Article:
Despite the bailouts, the financial crisis led to the ‘Great Recession,’ a period of general economic decline affecting most of the world. Some countries – Spain is a good example – have only recently seen their economies recover to pre-recession levels. Last year the International Monetary Fund famously commented that Italy had ‘lost two decades of growth.’ In the UK you could argue that the effects of the crisis are still being felt. In 2007 debt as a percentage of Gross Domestic Product was around 35%: today it is nearly 90%. Local government spending is down in real terms – which obviously affects local services – and wage growth is less than half of what it was before the crisis.
Have we learned anything?
Take your pick: Winston Churchill, Edmund Burke or George Santayana. Who knows which of them originally said, “Those that do not learn from history are doomed to repeat it?” The global financial crisis began with problems in the mortgage market: it escalated to reveal billions of dollars’ worth of lending that would never be repaid. It exposed financial mismanagement and incompetence on an epic scale. Hopefully, central banks have learned their lesson, but the simple fact is that banks are still being bailed out. What was the headline in the Guardian less than two months ago? ‘Markets relieved after Italy agrees €17bn bank rescue.’
What a good job the Chinese economy is growing at a remorseless 6.5% per year. Or is it? There have long doubts about the official growth figures in the world’s biggest economy and if you type ‘worries over Chinese debt mountain’ into Google you will find over 1m results to stop you sleeping at night.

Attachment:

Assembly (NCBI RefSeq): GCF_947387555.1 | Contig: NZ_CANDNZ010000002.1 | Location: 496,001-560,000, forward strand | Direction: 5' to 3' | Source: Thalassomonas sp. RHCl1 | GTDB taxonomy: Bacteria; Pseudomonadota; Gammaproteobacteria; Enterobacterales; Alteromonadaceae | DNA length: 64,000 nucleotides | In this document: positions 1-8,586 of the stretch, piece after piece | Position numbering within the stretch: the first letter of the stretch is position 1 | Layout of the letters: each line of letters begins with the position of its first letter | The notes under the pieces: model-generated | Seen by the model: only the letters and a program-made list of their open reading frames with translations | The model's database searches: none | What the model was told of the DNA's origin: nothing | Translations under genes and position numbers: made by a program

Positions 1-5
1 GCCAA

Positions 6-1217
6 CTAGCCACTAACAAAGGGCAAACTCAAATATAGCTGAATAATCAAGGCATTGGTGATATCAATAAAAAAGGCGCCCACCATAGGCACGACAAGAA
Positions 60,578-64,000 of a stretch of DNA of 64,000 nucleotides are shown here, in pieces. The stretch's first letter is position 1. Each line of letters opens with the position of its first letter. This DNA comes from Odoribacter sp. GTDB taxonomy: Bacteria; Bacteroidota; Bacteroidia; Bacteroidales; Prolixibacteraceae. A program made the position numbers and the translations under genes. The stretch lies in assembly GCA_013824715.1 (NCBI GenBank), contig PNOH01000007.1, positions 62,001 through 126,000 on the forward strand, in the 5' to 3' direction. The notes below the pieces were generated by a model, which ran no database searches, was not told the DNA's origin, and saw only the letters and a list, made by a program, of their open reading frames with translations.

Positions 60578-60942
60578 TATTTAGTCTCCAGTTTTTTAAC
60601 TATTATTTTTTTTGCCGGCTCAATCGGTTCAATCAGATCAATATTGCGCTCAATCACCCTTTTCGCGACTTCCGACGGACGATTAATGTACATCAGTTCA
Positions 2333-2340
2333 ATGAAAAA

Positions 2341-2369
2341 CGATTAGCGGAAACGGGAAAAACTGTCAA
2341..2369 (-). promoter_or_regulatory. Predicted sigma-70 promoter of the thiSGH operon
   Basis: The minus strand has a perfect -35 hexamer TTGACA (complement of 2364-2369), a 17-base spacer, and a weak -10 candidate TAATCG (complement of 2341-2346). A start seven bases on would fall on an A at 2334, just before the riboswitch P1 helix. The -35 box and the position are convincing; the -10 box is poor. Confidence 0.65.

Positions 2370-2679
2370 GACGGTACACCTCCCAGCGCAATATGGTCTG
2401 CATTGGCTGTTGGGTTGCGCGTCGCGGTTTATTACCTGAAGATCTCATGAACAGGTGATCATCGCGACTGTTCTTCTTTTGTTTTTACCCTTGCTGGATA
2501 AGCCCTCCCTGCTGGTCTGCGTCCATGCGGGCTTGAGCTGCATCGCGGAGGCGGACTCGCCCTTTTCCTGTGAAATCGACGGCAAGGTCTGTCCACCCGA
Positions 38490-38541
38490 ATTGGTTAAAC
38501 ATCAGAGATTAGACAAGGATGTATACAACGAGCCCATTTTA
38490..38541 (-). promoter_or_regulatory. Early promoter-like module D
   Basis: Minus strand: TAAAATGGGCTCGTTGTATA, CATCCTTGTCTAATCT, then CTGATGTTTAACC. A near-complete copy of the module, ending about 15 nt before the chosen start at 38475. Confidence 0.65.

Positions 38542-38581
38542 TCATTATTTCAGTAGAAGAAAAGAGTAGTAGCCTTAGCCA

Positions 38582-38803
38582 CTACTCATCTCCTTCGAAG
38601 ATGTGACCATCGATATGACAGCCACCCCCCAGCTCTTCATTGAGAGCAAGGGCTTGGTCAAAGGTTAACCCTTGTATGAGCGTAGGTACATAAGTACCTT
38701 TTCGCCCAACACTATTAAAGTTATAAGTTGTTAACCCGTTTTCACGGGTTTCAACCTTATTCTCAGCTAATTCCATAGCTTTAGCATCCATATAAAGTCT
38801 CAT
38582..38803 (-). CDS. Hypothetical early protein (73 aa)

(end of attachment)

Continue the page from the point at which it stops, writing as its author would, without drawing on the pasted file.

So could it happen again?
Banks exist to lend money: human nature means that people frequently need to borrow money. As we have written many times, governments and regulatory bodies can take whatever steps the like to regulate supply, but they cannot regulate demand. And with banks – ultimately – driven by the profit motive then there will always be a lender somewhere who will meet a customer’s demand.
Then there are the world’s politicians to worry about, and their tiresome need to be re-elected. Ease the financial purse strings? Make the electorate feel good? Why not? After all, it will be the next government that has to sort out the mess…
But apparently, there is no need to worry about the Italian banks, Chinese debt or incompetent politicians. At the beginning of July, Janet Yellen, Chair of America’s Federal Reserve (and the US equivalent to the Governor of the Bank of England) said that she did not expect there to be “another financial crisis in our lifetime.”
Can we take comfort from that, or is it the equivalent of Michael Fish’s weather forecast in October 1987, just before the south of England was wiped out by a hurricane?
Speaking in London, Yellen said that reforms of the banking system since the 2007 to 2009 crash had minimised the risk of a similar disaster happening again. “Would I say there will never, ever be another financial crisis?” she said.
“Probably that would be going too far, but I do think we are much safer and I hope it will not be in our lifetimes – and I do not believe it will be.”
Phew! That is alright then. Except that Ms Yellen’s boss is now a man who promised further deregulation of the banking industry as a key part of his Presidential campaign. Excuse me while I go outside: I think the wind might be getting up…